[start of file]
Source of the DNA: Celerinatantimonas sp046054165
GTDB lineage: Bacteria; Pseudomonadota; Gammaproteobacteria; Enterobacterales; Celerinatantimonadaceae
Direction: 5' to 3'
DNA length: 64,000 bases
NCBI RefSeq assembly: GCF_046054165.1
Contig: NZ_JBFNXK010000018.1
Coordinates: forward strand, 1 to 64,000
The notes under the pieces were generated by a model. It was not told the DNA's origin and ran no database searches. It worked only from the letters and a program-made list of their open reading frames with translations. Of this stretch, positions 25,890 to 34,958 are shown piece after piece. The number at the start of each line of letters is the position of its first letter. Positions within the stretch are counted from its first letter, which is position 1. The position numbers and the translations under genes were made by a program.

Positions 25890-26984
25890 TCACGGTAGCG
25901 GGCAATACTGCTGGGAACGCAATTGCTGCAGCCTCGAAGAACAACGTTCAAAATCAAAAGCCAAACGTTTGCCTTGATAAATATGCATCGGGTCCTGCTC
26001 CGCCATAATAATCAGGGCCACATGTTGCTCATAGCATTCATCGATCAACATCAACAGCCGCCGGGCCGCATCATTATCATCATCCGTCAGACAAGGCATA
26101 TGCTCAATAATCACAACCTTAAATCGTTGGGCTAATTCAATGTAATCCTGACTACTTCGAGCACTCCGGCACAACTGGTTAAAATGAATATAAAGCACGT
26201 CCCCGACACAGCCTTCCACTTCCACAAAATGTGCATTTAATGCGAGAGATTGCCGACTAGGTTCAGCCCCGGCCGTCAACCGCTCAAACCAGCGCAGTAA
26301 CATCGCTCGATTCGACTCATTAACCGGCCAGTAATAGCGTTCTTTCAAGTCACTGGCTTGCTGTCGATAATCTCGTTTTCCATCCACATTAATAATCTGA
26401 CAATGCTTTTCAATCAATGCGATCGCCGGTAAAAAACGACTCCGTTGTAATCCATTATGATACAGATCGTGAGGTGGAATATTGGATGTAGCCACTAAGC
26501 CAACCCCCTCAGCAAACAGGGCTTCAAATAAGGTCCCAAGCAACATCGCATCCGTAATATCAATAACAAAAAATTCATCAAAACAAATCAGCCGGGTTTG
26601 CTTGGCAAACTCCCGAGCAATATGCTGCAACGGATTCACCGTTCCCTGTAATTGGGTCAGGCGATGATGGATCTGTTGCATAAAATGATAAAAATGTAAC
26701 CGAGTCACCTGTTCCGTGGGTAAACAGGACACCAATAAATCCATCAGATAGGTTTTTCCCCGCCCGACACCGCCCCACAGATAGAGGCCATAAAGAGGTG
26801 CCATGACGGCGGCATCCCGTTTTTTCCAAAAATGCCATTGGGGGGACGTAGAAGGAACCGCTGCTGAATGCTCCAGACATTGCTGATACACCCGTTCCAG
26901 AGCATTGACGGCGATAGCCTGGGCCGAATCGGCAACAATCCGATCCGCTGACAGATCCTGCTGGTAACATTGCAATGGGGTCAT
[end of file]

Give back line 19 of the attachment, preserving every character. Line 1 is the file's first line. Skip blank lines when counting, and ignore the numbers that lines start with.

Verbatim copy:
26701 CGAGTCACCTGTTCCGTGGGTAAACAGGACACCAATAAATCCATCAGATAGGTTTTTCCCCGCCCGACACCGCCCCACAGATAGAGGCCATAAAGAGGTG